Another embodiment includes a remote pump manager comprising: a management device having a programmable logic controller and a display, the management device operatively coupled to a pump wherein: the management device operates at predetermined intervals to determine pump efficiencies; the programmable logic controller, during operation of the management device, automatically determines pump efficiency data in response to receiving real time pressure data, real time flow data and real time power data; and the programmable logic controller, during operation of the management device, automatically delivers the pump efficiency data to the display for displaying the determined pump efficiency data.

Yet another embodiment includes a method of operating a remote pump manager, the method comprising: coupling a management device to at least one pump; sending pressure data of the at least one pump to the management device; sending flow data of the at least one pump to the management device; sending power data of the at least one pump to the management device; and automatically determining pump efficiency data of the at least one pump and delivering the pump efficiency data to a display of the management device for displaying the pump efficiency data. Determining the pump efficiency data comprises operating a programmable logic controller of the management device to determine pump efficiency utilizing the pressure data, the flow data, and the power data.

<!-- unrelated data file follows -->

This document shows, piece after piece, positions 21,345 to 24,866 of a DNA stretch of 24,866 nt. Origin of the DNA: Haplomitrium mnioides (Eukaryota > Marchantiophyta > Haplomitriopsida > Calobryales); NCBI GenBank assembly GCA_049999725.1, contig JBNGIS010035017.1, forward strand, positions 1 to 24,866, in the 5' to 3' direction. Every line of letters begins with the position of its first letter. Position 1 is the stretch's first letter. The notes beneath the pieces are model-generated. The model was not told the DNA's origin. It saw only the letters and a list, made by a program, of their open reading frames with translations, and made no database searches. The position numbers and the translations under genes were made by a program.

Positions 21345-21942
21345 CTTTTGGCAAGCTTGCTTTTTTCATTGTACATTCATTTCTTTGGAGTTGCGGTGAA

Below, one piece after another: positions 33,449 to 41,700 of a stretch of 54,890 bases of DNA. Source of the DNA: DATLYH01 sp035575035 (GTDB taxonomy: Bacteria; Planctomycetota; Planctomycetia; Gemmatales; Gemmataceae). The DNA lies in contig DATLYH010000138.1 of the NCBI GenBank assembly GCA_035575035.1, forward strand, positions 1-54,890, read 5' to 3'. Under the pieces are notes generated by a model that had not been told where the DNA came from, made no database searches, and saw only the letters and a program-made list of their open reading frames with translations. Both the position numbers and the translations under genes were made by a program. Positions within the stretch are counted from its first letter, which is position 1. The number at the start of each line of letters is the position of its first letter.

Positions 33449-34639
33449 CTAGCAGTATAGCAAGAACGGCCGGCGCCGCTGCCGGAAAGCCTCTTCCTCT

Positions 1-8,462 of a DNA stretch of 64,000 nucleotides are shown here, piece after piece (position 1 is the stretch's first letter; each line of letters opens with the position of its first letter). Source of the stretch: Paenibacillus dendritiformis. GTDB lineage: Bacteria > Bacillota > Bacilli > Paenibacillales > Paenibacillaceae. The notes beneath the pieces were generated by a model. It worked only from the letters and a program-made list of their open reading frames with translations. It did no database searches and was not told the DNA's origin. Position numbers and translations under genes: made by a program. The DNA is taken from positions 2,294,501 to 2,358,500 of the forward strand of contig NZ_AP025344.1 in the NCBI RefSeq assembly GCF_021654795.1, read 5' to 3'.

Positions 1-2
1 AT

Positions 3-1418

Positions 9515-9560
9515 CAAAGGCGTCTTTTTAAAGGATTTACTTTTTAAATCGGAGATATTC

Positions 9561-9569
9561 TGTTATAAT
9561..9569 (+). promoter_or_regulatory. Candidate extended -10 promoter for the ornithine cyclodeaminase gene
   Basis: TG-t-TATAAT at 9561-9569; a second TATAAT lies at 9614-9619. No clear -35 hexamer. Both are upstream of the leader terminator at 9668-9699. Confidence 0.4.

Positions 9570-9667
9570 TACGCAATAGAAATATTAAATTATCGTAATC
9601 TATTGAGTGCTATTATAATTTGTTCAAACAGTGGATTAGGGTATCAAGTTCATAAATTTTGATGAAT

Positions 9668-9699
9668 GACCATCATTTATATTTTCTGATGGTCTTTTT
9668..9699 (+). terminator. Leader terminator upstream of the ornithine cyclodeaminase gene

The foregoing and other features and advantages of the present invention will be apparent from the following more detailed description of the particular embodiments of the invention, as illustrated in the accompanying drawings.

BRIEF DESCRIPTION OF THE DRAWINGS

A more complete understanding of the present invention may be derived by referring to the detailed description and claims when considered in connection with the Figures, wherein like reference numbers refer to similar items throughout the Figures, and:

FIG. 1 is a schematic view of a management device of a remote pump manager, in accordance with some embodiments;

FIG. 2 is a view of a pump with a remote pump manager, in accordance with some embodiments;

FIG. 3 is a schematic view of a remote pump manager operatively coupled to a plurality of pumps 20; and

FIG. 4 is a flow diagram of a method of using a remote pump manager, in accordance with some embodiments.

DETAILED DESCRIPTION OF EMBODIMENTS OF THE INVENTION